Venalonzo, ¶ 2.

¶ 51 As the Venalonzo court itself recognized, the line between lay and expert testimony may be difficult to discern. Id. at ¶ 24. This is particularly the case when the witness is a police officer. Stewart, 55 P.3d at 123. While police officers may offer testimony based on their perceptions and experiences, officer lay testimony is objectionable when it requires the application of or reliance on specialized skills or training. Venalonzo, ¶ 19.

¶ 52 In Stewart, in analysis that was not displaced by Venalonzo, the supreme court held that while it was appropriate for an officer to give lay testimony about his observations of an accident scene, his testimony crossed the expert line when he essentially reconstructed the accident by deducing matters such as the vehicle's direction, position, and speed. 55 P.3d at 124. Similarly, in People v. Veren, 140 P.3d 131, 139-40 (Colo. App. 2005), cited favorably by Venalonzo, a division of this court concluded that while an ordinary citizen might know that Sudafed contains an ingredient that can be used to manufacture methamphetamine, the lay witness officer's testimony that he suspected the defendant was manufacturing based on the amount of Sudafed in his possession constituted expert testimony because an ordinary citizen would probably not know how much Sudafed would be required for that purpose. And in Ramos, ¶ 9, decided together with Venalonzo, the supreme court held that an ordinary citizen could not be expected to differentiate between "blood cast-off" and "blood transfer."

¶ 53 Applying Venalonzo, we strongly doubt that ordinary citizens can determine whether a gun depicted in a video was real or fake. See also People v. Romero, 2017 CO 37, ¶ 15. To do so requires expertise beyond the ken of the ordinary citizen, and such testimony constituted expert testimony under CRE 702.

¶ 54 While this evidence was improperly admitted as lay opinion evidence, admitting it was not plain error, for two reasons. First, the latest supreme court formulation of the distinction between lay and expert testimony was not decided until more than a year after Howard-Walker's trial.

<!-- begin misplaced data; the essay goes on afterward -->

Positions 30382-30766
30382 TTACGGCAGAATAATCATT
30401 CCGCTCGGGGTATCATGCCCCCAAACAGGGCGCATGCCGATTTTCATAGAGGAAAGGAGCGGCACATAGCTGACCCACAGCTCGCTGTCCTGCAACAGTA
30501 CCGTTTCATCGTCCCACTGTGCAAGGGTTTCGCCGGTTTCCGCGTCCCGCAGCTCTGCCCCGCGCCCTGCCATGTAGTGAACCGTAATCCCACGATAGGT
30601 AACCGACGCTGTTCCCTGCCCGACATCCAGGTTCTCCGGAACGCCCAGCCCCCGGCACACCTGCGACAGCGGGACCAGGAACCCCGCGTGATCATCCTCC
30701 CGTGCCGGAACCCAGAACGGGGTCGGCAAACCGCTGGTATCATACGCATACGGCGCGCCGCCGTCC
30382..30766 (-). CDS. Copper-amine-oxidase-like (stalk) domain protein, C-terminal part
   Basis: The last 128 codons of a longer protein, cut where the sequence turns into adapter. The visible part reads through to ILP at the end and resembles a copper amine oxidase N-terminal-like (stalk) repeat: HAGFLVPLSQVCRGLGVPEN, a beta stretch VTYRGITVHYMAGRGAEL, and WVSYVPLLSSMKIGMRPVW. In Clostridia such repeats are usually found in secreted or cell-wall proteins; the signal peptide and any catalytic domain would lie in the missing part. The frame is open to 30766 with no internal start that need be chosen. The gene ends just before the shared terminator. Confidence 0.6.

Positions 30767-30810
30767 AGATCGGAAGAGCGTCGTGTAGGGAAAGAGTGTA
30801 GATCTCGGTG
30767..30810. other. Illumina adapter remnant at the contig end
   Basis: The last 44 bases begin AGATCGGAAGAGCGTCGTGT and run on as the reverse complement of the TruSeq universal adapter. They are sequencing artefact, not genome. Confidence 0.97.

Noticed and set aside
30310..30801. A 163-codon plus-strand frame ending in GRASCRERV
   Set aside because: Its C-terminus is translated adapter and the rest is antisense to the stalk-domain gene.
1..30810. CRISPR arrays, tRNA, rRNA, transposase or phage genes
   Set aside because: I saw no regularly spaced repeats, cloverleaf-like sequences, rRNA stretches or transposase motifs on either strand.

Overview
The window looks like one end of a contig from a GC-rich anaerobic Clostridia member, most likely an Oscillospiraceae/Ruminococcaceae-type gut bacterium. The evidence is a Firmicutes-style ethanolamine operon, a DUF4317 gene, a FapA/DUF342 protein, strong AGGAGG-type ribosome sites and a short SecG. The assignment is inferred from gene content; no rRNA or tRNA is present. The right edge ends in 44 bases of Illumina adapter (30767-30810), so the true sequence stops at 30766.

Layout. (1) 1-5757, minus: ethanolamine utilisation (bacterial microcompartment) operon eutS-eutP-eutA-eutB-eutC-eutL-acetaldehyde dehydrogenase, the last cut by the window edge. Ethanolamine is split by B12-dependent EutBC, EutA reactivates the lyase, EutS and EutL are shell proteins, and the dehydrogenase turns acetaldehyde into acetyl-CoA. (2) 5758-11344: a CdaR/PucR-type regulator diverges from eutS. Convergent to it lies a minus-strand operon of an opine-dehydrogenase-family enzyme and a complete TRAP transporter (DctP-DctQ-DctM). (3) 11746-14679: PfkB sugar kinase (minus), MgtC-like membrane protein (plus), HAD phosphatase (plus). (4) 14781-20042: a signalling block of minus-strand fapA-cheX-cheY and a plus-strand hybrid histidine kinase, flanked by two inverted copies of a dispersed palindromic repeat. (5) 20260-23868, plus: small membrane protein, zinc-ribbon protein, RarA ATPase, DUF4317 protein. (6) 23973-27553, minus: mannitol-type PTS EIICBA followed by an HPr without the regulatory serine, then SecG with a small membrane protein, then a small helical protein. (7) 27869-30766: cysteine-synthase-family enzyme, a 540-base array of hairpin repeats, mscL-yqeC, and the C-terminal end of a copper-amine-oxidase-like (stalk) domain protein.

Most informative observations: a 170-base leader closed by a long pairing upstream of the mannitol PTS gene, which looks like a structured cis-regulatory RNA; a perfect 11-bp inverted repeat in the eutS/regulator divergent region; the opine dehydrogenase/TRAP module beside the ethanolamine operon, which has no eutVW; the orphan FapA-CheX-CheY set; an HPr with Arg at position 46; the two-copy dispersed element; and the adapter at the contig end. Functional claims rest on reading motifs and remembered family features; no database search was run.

¶ 55 More importantly, no Colorado case has directly addressed the distinction between lay and expert testimony with respect to whether a gun depicted in a video is real or fake. "Ordinarily, for an error to be obvious, the action challenged on appeal must contravene a clear statutory command, a well-settled legal principle, or Colorado case law." People v. Manyik, 2016 COA 42, ¶ 36. It necessarily follows that any error in the admission of this brief testimony was not obvious and thus was not plain error.

C. The Detective's Testimony that the Perpetrator Would Have Used the Gun if He Had Encountered the Homeowner

¶ 56 The prosecutor asked Detective Garcia, "How is that particular handgun being used during the burglary?" Detective Garcia answered that "[the gun] was being used in a manner that if someone was to walk in on the individuals during the burglary or be confronted by the police, they were ready to engage." Howard-Walker objected on the basis that peering into the mind of the perpetrator regarding an event that never occurred was nothing more than speculation, but the trial court overruled the objection.

¶ 57 Detective Garcia continued, saying:

[The gun] is being openly displayed with the hand and the finger on the trigger ready to be utilized. Individuals going through the room with the gun out in a manner to me the way I see it is as a threatening manner whether to engage if a homeowner or engage by officers that that person is ready [sic]. If he did not intend it, I don't believe the weapon would be presented in that manner, scanning the room as he is doing so as in the video.

¶ 58 Howard-Walker argues that this testimony was inadmissible because Detective Garcia had no personal knowledge about what the person in the video would have done with the gun had he encountered the homeowner and thus he was improperly speculating. We agree.